Every summer: Basin Yard Cleanups and Blood-lead Testing | Region 10 | US EPA

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Every summer: Basin Yard Cleanups and Blood-lead Testing

Free Blood-Lead Testing every summer
The Panhandle Health District (PHD) offers free blood-lead testing to all Box and Basin residents. To encourage families with children living in the Basin, PHD pays $20 for each child through six years of age to be tested. Older children or children living in the Box can also be tested, but are not paid to participate. Testing is voluntary and results are kept confidential. Fliers describing the testing program are distributed each spring; testing takes place each summer at Box and Basin locations. The health district also makes announcements about the program on local radio and in local newspapers. To learn more about voluntary testing or lead health effects, call the PHD at 208-783-0707.

Why are Basin yard soils being tested?
The Idaho Department of Environmental Quality (DEQ) and the U. S. Environmental Protection Agency (EPA) are testing yards in the Coeur d’Alene Basin for lead and arsenic. We are testing soils to determine which properties require cleanup. If your property soil contains more than 1,000 parts per million (ppm) lead or 100 ppm arsenic, it qualifies for contaminated soil removal and replacement with clean soil. Lead is a health concern because it causes subtle developmental effects in children. Arsenic causes cancer.

Do I have to pay to have my yard tested?
No. Property owners do not have to pay to have their yards tested or, if needed, cleaned up

What happens during a yard cleanup in the Basin?
If your yard soil contains more than 1,000 ppm lead or 100 ppm arsenic, we will excavate the contaminated soil down to one foot and remove it. If the soil deeper than one foot is still contaminated, we will place a visual marker fabric at the bottom of the excavated area and place clean soil over the visual marker. In general, grass seed or sod is placed on top of the clean soil. When we clean up a yard, we generally replace what we remove with the same material – for example, we will replace grass with grass seed and sod, and gravel with gravel. Gardens will receive two feet of clean soil if they are contaminated to that depth. EPA and IDEQ work with property owners to make sure landscaping features and gardens are undisturbed if the soil in those areas has less than 700 ppm lead or 100 ppm arsenic. If lead levels are between 700 and 1,000 ppm in the yard, a barrier (such as vegetation) will be placed to ensure that no bare soil is exposed.

Why are some yards considered higher priority than others?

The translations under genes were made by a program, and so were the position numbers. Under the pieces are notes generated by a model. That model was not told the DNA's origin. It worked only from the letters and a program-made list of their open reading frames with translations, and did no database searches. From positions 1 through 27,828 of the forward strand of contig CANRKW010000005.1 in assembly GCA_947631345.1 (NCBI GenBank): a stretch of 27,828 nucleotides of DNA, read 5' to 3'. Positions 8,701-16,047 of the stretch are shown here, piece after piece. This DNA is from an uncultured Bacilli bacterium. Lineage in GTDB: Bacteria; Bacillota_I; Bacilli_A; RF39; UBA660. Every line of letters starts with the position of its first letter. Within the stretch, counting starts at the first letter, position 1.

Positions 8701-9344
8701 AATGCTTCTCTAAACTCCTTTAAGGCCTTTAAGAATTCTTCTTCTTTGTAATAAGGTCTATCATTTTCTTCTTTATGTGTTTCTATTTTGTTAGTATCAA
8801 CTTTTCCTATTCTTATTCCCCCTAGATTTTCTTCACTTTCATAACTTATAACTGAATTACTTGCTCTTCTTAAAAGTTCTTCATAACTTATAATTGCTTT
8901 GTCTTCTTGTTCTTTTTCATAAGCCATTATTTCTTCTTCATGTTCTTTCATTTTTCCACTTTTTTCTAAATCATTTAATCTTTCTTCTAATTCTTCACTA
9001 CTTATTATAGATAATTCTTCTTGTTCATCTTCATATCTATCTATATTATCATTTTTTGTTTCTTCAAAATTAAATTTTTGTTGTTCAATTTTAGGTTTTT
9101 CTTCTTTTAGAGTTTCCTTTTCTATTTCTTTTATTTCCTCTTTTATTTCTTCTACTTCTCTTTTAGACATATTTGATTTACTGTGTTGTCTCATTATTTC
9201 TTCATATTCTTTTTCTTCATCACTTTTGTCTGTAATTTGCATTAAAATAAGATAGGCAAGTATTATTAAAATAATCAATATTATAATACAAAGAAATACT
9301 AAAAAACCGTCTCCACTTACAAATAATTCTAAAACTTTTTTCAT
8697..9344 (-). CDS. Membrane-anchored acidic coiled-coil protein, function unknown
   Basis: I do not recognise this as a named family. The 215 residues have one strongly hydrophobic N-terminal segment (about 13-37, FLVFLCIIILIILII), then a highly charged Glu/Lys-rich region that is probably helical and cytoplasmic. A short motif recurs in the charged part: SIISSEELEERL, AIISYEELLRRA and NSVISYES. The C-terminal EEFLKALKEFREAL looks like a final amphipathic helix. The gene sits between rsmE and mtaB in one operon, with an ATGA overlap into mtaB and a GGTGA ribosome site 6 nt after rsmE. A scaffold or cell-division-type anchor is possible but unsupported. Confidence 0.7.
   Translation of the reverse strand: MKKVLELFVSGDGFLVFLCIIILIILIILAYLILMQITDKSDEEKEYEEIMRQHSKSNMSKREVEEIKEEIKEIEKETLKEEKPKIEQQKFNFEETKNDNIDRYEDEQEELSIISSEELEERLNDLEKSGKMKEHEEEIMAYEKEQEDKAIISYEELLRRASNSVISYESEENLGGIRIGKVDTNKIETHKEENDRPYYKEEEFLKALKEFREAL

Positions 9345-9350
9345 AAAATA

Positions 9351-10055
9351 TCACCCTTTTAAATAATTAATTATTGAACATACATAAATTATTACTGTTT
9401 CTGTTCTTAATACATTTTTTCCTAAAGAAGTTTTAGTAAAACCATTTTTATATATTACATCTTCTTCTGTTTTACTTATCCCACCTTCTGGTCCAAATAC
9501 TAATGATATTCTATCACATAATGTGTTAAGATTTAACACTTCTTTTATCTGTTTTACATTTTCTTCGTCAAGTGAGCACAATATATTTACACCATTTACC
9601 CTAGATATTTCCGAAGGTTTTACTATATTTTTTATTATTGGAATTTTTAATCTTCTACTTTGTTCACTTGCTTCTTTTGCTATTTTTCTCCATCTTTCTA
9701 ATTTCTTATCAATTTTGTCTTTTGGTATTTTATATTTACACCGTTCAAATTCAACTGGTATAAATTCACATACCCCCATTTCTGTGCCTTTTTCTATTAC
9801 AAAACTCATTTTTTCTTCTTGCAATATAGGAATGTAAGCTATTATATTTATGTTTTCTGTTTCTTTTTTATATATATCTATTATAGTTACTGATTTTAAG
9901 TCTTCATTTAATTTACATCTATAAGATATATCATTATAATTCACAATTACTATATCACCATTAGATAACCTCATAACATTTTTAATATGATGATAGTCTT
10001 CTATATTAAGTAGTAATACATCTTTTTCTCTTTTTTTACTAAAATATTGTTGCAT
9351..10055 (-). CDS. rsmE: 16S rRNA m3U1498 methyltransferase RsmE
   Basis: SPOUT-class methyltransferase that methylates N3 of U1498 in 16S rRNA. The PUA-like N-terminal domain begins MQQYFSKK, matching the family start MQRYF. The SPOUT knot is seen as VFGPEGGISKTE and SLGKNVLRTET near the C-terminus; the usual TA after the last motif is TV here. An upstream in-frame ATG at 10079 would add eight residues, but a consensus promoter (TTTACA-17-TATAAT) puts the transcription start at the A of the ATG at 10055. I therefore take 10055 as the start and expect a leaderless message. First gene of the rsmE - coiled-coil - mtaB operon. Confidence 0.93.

Children under seven years old and pregnant women are most at risk from lead exposure. Because of this, EPA and DEQ prioritize testing and cleaning up these “high-risk” homes. Property owners can stay at their homes during testing and cleanup.

Are only yards addressed under this program?
No. In addition to residential yards, the agencies are also testing and cleaning up commercial properties and rights-of-way. Commercial properties are a large category that includes churches, schools, parks, and businesses.

How many Basin properties have been cleaned up?
Cleanup of Basin properties has been completed for the 2007 construction season. Property sampling continues; results are provided to property owners and to those interested in real estate transactions. In 2007, roughly 450 properties were cleaned up and over 950 properties sampled in the Basin.

Who do I call to have my yard tested?
If you live in the Basin and have questions about having your yard tested, call IDEQ’s Kellogg office at 208-783-5781.

Yard cleanup in the Box – an update
Together with IDEQ and the mining companies, EPA has cleaned up more than 3,190 properties in the residential and community areas of the Box. We are about 99.5% percent finished in the Box, with a handful of properties remaining.

Yards in the Box have had their lead soils analyzed and cleanups certified complete, and have protective clean-soil or gravel barriers. These barriers reduce lead exposure to young children and other residents. An Institutional Controls Program is in place which requires residents to maintain their clean-soil barriers. Before doing any excavating or grading, residents must contact the Panhandle Health District at 208-783-0707 to get a permit.
The Box and the Basin: which is which?
The Box: "The Box" is a 21-square mile area along I-90 in the Silver Valley in northern Idaho. It includes the towns of Pinehurst, Smelterville, Wardner, and Kellogg. It also includes the communities of Page, Ross Ranch, Elizabeth Park, and Montgomery Gulch. The Box is part of the Bunker Hill Mining and Metallurgical Complex Superfund Site. The populated areas of the Box are called OU1, or Operable Unit 1. The non-populated areas are called OU2, or Operable Unit 2.

The Basin: The Basin, also called Operable Unit 3 (OU3) of the Bunker Hill Mining and Metallurgical Complex Superfund Site, does not include the Box. It includes the mining-contaminated areas in the Coeur d’Alene River corridor, adjacent floodplains, downstream water bodies, tributaries, and fill areas. The Basin also includes mining-contaminated areas in the Spokane River upstream of Upriver Dam.

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